Basque Flag History

By Eugine Rodgers

In the 1st century AD, Strabo wrote that the northern parts of what are now Navarre (Nafarroa in Basque) and Aragon were inhabited by the Vascones. Despite the evident etymological connection between Vascones and the modern denomination Basque, there is no proof that the Vascones were the modern Basques' ancestors or spoke the language that has evolved into modern Basque, although this is strongly suggested both by the historically consistent toponymy of the area and by a few personal names on tombstones dating from the Roman period. The Basque flag was created in 1894 by Sabino Arana (founder of Basque nationalism). The name of the flag is ikurrina (in Italian ikurrigna). Although the meaning of this word is a flag, it is actually used only for the Basque flag; Basque people prefer to use the Spanish word Bandera for other flags (when they are speaking in Basque, of course).

The ikurrina was initially made just for Bizkaia, however, it turned out to be extremely well-known and the Basque localities acknowledged it as the banner for all of Euskadi. First the Basque Nationalist Party used it. In 1936, the Basque Autonomous Government was made and the ikurrina was proclaimed, by law, the Basque banner.

After the Spanish war, the dictatorship declared the ikurrina illegal, and it was completely forbidden and declared as a separatist symbol. During the 2nd World War, there was a Basque brigade in the French free army, and the ikurrina of the brigade was decorated ( because of the battle of Point de Grave, near Bordeaux). After the last Spanish dictatorship, and with the approval of the Basque autonomy, the ikurrina was declared again by law as the official Basque flag.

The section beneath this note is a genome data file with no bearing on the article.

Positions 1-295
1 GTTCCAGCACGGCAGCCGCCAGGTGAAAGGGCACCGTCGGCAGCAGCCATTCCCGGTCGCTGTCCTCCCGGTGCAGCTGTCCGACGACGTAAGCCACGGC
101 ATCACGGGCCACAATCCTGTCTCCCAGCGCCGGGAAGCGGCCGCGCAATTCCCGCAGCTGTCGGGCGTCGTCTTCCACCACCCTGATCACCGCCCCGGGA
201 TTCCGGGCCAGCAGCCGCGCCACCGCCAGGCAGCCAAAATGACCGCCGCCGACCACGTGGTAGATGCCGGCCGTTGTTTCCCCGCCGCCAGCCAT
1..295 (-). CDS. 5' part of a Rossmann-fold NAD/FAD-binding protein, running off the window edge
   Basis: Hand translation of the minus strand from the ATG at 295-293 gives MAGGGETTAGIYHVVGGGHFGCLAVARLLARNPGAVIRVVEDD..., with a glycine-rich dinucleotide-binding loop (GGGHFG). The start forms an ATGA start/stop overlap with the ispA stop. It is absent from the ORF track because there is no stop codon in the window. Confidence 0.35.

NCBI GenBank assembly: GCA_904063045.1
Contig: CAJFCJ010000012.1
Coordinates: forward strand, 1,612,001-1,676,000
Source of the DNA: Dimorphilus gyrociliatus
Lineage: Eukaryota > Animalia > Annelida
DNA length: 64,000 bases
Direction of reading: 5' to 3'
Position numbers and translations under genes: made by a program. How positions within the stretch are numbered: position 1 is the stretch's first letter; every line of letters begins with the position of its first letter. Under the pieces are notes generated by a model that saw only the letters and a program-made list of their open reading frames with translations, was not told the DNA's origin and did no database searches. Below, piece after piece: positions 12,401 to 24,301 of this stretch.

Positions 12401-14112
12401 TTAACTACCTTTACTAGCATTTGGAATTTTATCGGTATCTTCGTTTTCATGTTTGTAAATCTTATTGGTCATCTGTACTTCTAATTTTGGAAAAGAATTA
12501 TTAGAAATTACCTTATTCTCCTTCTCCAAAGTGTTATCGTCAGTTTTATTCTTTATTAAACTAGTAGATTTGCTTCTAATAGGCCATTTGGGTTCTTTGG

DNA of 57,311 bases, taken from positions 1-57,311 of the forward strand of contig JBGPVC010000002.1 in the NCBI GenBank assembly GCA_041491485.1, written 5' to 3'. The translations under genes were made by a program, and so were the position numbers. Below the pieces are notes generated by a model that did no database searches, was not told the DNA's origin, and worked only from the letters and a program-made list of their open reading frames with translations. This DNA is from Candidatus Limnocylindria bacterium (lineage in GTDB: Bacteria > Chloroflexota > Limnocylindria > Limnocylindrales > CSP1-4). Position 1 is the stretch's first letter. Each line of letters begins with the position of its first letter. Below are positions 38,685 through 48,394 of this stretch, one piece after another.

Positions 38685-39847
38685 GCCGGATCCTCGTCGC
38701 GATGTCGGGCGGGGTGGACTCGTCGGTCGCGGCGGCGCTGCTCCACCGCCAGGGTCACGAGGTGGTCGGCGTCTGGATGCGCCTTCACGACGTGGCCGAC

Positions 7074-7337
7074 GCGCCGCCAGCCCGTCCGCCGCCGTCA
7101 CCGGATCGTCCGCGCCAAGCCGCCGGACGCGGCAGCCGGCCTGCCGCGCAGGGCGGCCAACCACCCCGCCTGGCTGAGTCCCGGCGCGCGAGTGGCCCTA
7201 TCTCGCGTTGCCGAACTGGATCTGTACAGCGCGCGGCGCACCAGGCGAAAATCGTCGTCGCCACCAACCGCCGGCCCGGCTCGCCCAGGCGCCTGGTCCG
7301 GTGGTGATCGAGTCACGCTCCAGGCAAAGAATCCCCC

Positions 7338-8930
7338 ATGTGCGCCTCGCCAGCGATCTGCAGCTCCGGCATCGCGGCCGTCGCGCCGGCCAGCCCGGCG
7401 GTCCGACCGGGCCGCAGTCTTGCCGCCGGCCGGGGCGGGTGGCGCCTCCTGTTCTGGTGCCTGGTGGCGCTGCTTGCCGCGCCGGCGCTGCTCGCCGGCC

In the Basque-French nation, it has dependably been permitted and after World War II it was formally used as a part of the town lobbies together with the French banner. Generally, the banner of Bizkaia was red. At the point when Sabino Arana made the ikurrina, he needed to give it the significance Bizkaia, autonomy, and God, so the red shade of the field means Bizkaia or Euskadi, the green St. Andrew's cross stands for the freedom, of the Basque Country. It is green since it likewise symbolizes the oak tree of Gernika, the image of Basque flexibility. The white cross is for God.

In the Middles Ages (year 867), there was a battle between the Basques and the Spaniards in a place called Padura. This battle was on St. Andrew's day. The stones of the place were stained with blood and since that day, that place has been called Arrigorriaga (Place of red stones).

It is not clear if this fight is recorded or unbelievable, however, the St. Andrew's cross has regularly been used as a part of Basque banners, similar to those of the Consulate of Bilbao, The Naval banner of Biscay, and in some Carlists banners amid the Carlists wars. For the special events, the Flag Company Inc invented beautiful decals and flags for the history support.

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